The Snap, development log: Day 27

Wednesday, February 16th, 2011

Mac build (r118)
Windows build (r118)

Status: Abandoned project; will be spending the remaining time in the compo implementing a multiplayer version of VisiCalc.

Wait, that’s not it. What I meant to say is that I have implemented a replica of the Apple // text display system which will allow me to do Apple // style menus. In addition to being STYLIZED, these will hopefully be more functional than the old menus once they are done. Huge thanks here to Gerard Putter who allowed me to use his extraction of the Apple //c character set.

If you want to play with the Apple // mode, enter F6 at the menu screen (you can also enter F6 after the game has started for bizarre results). Once in this mode: use arrow keys to move around, type to enter letters, hold down control and type a decimal number to enter a special character, use F1 to save the screen to disk, press F2 to load it again, F3 to enter/leave invert mode and F4 to show/hide the cursor.

This still needs some work, in particular I have made no effort yet to make Apple // pixels map cleanly to screen pixels so there are problems with aliasing and funny-looking seams between characters (click to see PROBLEMS):

The Snap, development log: Day 26

Monday, February 14th, 2011

Mac build (r113)
Windows build (r113)

Status: Working physics! Chipmunk is now completely handling not just collision detection but all movement. This means not only that you can move up and against walls correctly (and there’s a fun little bounce when you hit a wall that I think I’m going to try to keep in) but that players can push and shove each other around. (At one point I even had a little kickback when you got hit by a bullet, but I took it out for now because it wouldn’t be able to work when you shot a “past self” player).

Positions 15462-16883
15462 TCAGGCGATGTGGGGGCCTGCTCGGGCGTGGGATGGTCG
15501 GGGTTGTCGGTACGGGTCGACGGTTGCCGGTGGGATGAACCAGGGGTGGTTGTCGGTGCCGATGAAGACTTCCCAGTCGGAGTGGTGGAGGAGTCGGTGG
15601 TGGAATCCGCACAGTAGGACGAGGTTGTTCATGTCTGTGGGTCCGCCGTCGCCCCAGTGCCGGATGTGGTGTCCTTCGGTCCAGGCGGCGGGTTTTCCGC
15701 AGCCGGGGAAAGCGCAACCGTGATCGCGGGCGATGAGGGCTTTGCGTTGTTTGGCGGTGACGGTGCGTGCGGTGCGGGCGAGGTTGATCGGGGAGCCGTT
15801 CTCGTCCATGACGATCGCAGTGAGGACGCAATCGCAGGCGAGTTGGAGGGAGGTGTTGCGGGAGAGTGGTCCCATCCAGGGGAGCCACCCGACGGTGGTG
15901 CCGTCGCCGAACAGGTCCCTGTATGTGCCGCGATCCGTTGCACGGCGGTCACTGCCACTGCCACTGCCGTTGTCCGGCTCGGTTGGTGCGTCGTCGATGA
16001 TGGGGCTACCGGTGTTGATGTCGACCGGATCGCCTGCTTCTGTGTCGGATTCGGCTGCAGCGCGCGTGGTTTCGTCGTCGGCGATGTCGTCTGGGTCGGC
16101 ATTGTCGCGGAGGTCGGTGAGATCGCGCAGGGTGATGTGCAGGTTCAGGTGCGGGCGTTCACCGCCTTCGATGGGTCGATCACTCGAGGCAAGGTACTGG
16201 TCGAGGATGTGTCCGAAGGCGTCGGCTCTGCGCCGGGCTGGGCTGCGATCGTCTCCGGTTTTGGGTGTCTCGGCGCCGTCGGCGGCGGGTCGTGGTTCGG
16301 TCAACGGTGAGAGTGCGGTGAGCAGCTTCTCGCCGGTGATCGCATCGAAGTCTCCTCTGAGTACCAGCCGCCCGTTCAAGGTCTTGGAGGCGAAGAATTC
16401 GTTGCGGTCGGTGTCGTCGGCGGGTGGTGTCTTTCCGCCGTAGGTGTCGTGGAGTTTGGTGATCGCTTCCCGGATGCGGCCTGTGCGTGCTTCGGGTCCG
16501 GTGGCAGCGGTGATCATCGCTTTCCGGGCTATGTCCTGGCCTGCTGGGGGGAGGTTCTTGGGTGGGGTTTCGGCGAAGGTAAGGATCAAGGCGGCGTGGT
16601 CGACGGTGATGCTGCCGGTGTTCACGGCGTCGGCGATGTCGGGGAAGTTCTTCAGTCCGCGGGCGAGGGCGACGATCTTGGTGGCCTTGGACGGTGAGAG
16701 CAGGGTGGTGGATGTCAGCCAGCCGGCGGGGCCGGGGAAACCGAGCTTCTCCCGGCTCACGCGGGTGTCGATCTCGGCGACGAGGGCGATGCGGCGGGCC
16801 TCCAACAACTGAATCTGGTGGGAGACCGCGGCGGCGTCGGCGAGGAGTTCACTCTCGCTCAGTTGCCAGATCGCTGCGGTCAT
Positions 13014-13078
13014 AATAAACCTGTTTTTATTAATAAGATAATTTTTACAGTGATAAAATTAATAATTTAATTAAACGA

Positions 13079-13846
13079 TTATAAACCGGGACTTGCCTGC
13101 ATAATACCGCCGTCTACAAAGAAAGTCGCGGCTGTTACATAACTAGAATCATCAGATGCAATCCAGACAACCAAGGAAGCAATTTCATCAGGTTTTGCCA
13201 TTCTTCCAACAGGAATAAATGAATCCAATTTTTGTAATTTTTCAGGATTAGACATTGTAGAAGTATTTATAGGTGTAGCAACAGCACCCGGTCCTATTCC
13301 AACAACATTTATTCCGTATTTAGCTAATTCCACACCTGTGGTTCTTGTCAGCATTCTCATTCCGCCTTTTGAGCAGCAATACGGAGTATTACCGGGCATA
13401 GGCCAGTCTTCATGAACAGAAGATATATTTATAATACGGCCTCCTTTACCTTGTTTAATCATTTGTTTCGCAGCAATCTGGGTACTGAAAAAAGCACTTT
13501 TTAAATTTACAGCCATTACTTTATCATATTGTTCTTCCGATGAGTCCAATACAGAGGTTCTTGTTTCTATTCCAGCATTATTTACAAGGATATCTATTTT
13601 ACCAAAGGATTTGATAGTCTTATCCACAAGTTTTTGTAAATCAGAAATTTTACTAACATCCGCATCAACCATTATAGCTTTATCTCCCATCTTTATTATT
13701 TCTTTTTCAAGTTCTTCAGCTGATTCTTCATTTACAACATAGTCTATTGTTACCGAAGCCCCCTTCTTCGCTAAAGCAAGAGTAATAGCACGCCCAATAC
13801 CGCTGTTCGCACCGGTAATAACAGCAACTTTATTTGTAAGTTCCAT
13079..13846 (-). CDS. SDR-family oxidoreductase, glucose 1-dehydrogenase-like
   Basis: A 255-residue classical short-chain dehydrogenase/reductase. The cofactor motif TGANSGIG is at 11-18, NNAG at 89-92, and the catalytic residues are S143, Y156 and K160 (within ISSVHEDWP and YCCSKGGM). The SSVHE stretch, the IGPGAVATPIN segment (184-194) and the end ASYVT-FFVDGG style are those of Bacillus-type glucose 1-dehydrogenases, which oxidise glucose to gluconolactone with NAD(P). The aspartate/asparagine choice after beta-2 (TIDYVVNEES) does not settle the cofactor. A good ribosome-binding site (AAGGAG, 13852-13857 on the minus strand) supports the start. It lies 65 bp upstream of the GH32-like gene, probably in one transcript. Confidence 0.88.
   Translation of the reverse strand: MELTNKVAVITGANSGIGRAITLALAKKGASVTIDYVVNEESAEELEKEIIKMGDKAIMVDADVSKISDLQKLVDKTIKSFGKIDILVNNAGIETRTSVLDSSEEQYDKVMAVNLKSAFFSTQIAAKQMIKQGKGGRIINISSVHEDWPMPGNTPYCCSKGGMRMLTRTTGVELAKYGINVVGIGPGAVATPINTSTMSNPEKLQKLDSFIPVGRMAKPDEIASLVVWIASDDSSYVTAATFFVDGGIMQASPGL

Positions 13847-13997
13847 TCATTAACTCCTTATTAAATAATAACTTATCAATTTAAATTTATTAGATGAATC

Downsides: There’s now a little bit inertia of when you start or stop moving; the characters move like they have heft, sort of. I tried to minimize this but there’s still a little bit. I’m not sure if this is actually something to fix or not. Also, if you just sit perfectly still for 10 seconds until your copy spawns on top of you, your copy actually spawns literally on top of you and it’s just sort of weird.

Anyway the physics is a big deal because what I now have is basically a system where “new” objects (i.e. objects being controlled by a player) are totally driven by the physics engine, “old”/”past self” objects are driven by the recorded movements and velocities from when they were “new”, and interactions between the two are natural and physics-y (“old” objects can’t deviate from their paths, but they can knock “new” objects out of the way). You could at this point fit in any kind of physics Chipmunk supports (like I at this point technically could, and as an experiment at some point might, turn on gravity), or I think without much difficulty drop in a 3D physics library like Bullet, and the time engine would just handle it.